It has been a non-stop action at the 50th Annual World Series of Poker, with lots of players battling for the prize money with a significant buy-in. No doubt, you should expect the final table to involve familiar faces, and that’s what took place.
After three days of playing at the tables, only six players were left, out of the 110 fields: 5 bracelet winners and Ben Heath. Despite being amid a ton of experts playing High-Rollers, Heath didn’t feel pressured.
After the final play, Heath went on to win his first bracelet. The win makes it look as if the last game was easy, but that wasn’t the case. He had to compete with some of the finest players in the poker industry.
When asked how he felt on winning his first WSOP bracelet, Heath stated: “It feels a lot better than I thought it would.”
With lots of attention on him – including from the media – and having to pose for the winner photos didn’t daunt Heath to the extreme. He said: “When I was younger, I was shy and didn’t really want to win the bracelet. I would have rather just taken second place. However, now that it has happened, it feels great!”
WSOP 50th Annual High Roller – $50,000 No-Limit Hold’em Final Table Highlights
The final table consisted of top 40 blinds for the six players after the exit of players such as David Einhorn and Cary Katz.
It is necessary to know that despite the final table involved just six finalists; the first exit only took place after three hands. The poker player, Chance Kornuth, missed three of them, raising the river with a bad hand in the second and got conquered in the last. Kornuth performed poorly and lost most of his chips to Dmitry Yurasov, and finally beaten by Andrew Lichtenberger.
After a few hours of play, Nick Pietrangelo was beaten and joined Yurasov at the exit door. Although, Pietrangelo played right with ace-king against the queens of Ben Heath, but couldn’t keep up with the flops, turn, and river.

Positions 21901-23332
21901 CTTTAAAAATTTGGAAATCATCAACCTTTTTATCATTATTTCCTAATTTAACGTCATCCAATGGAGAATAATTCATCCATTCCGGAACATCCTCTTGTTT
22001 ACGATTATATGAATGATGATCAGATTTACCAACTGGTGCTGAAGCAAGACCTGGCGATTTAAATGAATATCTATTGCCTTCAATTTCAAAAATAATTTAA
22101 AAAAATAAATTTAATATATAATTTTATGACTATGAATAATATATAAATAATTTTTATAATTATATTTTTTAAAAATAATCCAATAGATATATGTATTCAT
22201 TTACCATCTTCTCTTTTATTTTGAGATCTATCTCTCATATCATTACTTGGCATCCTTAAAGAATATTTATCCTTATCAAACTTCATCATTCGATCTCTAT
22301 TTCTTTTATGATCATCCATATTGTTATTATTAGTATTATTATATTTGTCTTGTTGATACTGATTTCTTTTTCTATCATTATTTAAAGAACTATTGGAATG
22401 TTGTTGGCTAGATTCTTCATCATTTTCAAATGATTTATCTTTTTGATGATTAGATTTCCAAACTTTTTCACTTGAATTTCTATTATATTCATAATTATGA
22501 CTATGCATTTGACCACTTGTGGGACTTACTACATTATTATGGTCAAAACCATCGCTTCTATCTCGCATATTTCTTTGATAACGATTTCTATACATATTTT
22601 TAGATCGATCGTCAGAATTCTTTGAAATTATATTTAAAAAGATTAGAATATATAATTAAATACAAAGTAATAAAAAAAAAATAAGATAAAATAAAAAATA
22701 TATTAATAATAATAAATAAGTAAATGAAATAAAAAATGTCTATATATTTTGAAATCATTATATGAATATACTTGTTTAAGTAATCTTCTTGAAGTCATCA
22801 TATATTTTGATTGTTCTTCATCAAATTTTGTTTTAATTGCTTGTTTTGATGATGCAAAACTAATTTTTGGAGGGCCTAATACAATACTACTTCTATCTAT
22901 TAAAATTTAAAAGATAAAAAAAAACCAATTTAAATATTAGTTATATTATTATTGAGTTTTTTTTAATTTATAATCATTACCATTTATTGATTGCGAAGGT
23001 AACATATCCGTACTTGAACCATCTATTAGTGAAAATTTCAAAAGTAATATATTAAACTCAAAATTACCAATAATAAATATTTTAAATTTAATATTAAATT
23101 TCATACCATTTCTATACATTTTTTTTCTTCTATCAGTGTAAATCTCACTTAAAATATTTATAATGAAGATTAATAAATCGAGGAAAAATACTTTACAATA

Ben Heath battled fiercely with Lichtenberger in which two players exchanged leads. During the battle on the final table, there were sometimes when Lichtenberger held a significant lead away from Heath’s points but was later caught up by his opponent.
When asked if he felt the victory was slipping away from his hands at some point in the play, Heath said: “I was up to fifteen million or so at one point and then fell down to eight [million], so it’s hard not think that it might be slipping away. However, things worked out in the end, I guess.
Heath’s Final Hand
Before the final hand, Heath had a controversial hand in the $50,000 High Roller with Dmitry Yurasov. This controversial hand led to the exit of Yurasov at the tables. When asked about the hand after he won, Health was unwavering that he would have won no matter what the outcome; he stated: “It was definitely going in either way. I think if I have a slightly worse hand, then it could become a bit interesting, but I genuinely think he did it by mistake.”
After winning Yurasov and Soverel, Heath began with an eighteen to fourteen million lead. Lichtenberger seemed to have played better at the start after five hands, he took the lead but was trailed again by Heath.
Furthermore, Heath had three-bet holding ace-jack; he flopped with the jack to the lead in the jack. This move was a little bit risky for him, but he went on to win bracelet with prize money of $1,484,085 after ensuring a blank on the river.